Single Phase Double Capacitation Induction Motor, YL90L-4, CT043 Craftex Lathe - Motor Wiring and Control

MaxHeadRoom

Joined Jul 18, 2013
28,502
And an interesting thought is to just disconnect the starting capacitor and see what happens with a no-load connected start attempt. If it starts and then runs OK, you will know it is a start witch problem.
As per my post #24 in Dec ! ;)

This thread is taking on a life of its own!
 

MisterBill2

Joined Jan 23, 2018
17,760
As per my post #24 in Dec ! ;)

This thread is taking on a life of its own!
Max, or if not "a life of it's own", a time loop. The start capacitor is to help the motor start with some load, it will probably start without the start capacitor at no load, and that would be simple to verify.
And I think that the Chinese lathe motor that I saw about 17 years ago had colored leads on the motor windings. But that machine was a three phase machine, as I recall.
 

LesJones

Joined Jan 8, 2017
4,171
MisterBill2's comments about the wire colours made me think that if the motor had not been rewound the winding wires would be colour coded (Or marked in some way.) If this was not the case the point on the assembly line where the connection box was fitted would involve at least resistance tests to identify the winding ends. Even if this was done the direction of rotation would be random. Colour coding the wires would remove the need for any testing at this stage and the direction of rotation would be consistent. If the motor had been rewound for a different voltage to the original then the required capacitor values would be different to the original. The capacitors are the same value as marked on the motor information plate.
elissquires, Was the motor connection plate missing ? If you have it are there any links between the terminals on the underside ? (The side where the wires from inside the motor would have been connected to.)

Les.
 

MisterBill2

Joined Jan 23, 2018
17,760
MisterBill2's comments about the wire colours made me think that if the motor had not been rewound the winding wires would be colour coded (Or marked in some way.) If this was not the case the point on the assembly line where the connection box was fitted would involve at least resistance tests to identify the winding ends. Even if this was done the direction of rotation would be random. Colour coding the wires would remove the need for any testing at this stage and the direction of rotation would be consistent. If the motor had been rewound for a different voltage to the original then the required capacitor values would be different to the original. The capacitors are the same value as marked on the motor information plate.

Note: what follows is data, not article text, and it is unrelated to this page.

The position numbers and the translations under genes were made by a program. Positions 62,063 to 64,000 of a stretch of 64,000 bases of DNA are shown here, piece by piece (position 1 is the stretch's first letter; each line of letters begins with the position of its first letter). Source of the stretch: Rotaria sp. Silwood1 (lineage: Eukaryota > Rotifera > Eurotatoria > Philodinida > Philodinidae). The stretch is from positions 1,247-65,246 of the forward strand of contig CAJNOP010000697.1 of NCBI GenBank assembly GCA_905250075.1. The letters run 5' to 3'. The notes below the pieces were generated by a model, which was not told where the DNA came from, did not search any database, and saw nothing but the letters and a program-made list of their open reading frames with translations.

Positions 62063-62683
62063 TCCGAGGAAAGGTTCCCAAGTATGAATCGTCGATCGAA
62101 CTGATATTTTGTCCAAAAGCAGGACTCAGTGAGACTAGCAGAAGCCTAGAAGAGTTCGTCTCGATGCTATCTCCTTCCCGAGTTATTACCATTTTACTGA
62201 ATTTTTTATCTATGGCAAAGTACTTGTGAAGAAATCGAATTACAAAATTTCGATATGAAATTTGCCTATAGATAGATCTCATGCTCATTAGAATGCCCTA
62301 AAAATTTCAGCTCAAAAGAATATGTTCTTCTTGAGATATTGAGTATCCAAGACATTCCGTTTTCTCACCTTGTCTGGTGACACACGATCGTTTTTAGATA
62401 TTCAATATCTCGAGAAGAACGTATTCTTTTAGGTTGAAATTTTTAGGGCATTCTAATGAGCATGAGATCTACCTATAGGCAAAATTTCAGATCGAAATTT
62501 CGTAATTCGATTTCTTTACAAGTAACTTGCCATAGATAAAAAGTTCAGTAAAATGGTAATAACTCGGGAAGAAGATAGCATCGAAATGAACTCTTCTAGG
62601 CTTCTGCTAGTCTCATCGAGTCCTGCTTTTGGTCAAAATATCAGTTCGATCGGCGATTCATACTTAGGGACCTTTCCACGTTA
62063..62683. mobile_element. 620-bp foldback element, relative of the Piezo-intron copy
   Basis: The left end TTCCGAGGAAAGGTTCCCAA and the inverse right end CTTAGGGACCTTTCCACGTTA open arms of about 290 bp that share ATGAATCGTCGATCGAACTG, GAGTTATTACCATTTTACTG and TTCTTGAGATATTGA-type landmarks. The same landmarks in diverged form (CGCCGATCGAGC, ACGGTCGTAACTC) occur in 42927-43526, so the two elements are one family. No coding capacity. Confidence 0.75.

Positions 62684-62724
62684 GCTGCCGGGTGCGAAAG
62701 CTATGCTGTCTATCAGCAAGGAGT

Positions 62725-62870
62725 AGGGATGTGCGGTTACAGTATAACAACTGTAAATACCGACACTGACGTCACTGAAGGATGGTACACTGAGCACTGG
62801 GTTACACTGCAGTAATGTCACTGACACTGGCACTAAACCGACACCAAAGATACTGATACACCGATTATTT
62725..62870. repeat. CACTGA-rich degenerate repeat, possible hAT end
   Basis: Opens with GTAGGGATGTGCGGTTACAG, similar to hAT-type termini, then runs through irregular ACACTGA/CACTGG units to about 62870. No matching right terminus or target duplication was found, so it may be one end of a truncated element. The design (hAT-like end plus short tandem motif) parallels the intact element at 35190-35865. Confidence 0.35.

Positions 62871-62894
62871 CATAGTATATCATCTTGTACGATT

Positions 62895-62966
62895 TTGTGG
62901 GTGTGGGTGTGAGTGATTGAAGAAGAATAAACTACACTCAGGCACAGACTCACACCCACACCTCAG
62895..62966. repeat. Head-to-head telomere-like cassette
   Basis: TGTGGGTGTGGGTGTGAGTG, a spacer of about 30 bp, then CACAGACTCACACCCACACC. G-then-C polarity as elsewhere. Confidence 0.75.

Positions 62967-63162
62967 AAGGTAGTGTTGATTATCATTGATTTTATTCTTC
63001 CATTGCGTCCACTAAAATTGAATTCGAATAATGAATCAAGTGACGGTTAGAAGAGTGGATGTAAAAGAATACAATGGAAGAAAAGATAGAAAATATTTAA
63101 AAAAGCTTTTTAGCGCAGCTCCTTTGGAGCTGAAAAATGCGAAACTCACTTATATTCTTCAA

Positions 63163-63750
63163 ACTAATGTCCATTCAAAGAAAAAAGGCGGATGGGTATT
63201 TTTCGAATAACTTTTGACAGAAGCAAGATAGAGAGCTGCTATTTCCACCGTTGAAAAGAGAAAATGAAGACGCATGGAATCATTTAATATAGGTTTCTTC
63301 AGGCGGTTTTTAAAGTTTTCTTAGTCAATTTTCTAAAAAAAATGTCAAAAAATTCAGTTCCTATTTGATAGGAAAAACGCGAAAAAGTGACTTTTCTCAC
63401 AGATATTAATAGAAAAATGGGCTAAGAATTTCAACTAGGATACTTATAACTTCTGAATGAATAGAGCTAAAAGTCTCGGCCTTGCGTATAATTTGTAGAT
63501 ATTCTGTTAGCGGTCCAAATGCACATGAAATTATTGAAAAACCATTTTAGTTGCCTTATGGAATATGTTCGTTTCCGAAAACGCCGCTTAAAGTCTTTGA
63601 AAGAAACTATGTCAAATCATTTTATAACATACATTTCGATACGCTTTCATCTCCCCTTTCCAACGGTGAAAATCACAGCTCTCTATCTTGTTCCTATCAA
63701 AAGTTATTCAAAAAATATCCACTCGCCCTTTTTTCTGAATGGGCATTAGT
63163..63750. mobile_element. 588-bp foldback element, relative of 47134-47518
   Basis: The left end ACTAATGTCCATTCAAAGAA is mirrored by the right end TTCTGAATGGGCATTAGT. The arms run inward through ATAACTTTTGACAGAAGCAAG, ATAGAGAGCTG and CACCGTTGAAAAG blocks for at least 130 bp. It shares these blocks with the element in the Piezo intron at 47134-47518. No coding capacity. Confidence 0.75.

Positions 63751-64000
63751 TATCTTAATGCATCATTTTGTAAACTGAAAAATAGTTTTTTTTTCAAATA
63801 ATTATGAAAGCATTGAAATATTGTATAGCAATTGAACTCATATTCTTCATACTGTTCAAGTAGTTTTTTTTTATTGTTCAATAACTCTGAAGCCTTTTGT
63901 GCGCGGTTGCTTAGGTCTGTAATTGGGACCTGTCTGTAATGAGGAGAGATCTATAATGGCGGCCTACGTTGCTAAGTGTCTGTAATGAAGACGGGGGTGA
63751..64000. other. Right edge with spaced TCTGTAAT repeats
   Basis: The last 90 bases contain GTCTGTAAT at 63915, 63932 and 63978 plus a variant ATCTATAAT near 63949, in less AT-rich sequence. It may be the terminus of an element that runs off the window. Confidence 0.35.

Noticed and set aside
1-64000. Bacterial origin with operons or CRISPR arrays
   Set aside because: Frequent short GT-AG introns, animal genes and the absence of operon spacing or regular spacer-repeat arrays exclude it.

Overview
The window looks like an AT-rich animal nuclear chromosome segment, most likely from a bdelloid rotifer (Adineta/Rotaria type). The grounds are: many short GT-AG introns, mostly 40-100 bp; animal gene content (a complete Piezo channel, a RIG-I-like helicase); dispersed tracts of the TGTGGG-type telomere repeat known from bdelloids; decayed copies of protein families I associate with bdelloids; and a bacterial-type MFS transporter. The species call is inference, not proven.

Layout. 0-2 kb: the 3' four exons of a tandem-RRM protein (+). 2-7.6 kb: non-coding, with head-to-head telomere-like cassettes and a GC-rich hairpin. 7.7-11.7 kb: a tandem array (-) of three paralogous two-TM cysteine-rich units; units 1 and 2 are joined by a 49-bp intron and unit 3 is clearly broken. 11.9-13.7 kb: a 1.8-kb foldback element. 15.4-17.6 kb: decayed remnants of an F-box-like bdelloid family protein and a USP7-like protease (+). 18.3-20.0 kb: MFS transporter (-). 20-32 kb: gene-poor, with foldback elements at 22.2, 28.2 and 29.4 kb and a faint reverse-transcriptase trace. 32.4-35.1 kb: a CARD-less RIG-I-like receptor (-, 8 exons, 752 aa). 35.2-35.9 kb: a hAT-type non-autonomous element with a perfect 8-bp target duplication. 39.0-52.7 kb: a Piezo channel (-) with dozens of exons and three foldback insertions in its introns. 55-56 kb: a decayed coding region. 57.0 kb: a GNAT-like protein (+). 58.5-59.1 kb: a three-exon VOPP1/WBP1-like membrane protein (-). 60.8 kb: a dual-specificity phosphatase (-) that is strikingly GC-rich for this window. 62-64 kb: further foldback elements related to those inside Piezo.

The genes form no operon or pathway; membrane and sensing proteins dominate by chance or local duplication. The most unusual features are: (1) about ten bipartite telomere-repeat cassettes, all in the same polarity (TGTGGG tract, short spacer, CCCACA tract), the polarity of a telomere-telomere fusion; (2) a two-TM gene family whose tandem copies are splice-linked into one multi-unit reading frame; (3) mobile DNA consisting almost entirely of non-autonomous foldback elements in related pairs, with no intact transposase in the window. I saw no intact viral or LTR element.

elissquires, Was the motor connection plate missing ? If you have it are there any links between the terminals on the underside ? (The side where the wires from inside the motor would have been connected to.)

Les.
L.J. The TS has told us that the lathe had been placed on it's back resulting in the destruction of the original junction box. The result being that much was lost, including the original identification and connections. This was indeed unfortunate, and shows the flaw in letting unskilled help touch anything of value.
So now we are dealing with an unknown package in an unknown condition and are given not enough information.

My next suggestion is to test the motor for shorted turns and insulation breakdown, because other efforts have not solved the problem.
When all else fails, try something different.
 

Thread Starter

elissquires

Joined Dec 26, 2021
27
Hi all. Thought it was only polite that I wrap this up. Thanks to everyone for your input. For those of you who mentioned adding a 4th power control wire, you were right in the end. The original motor had poles for each end of each winding, and for each end of the starting and running capacitor that run in parallel (including the centrifugal switch). This allowed the motor to be run and reversed with the 3 x originally manufactured power control circuits (see photo 239 for the relationship between the power control wires). Unfortunately, that motor was toasted when they laid the lathe on its back and bathed the windings in oil (while ripping off all the wires to the motor). The new motor was wired with one winding in series with the capacitors in parallel circuit (see photo ending in 127 for wiring). I pulled apart the motor to see if I could separate the winding and the capacitors circuit but that was no go as the connection was buried in the motor. An electrician friend suggested (as some of you did) running a 4th power control wire from one side of the plug power wire to one end of the primary winding providing continuous 120v power. After much experimentation, and way too long, the configuration in photo ending in 501 runs the lathe perfectly in forward and reverse. The 120v wire runs at 9 amps, just as the motor placard advertises. Cheers.
 

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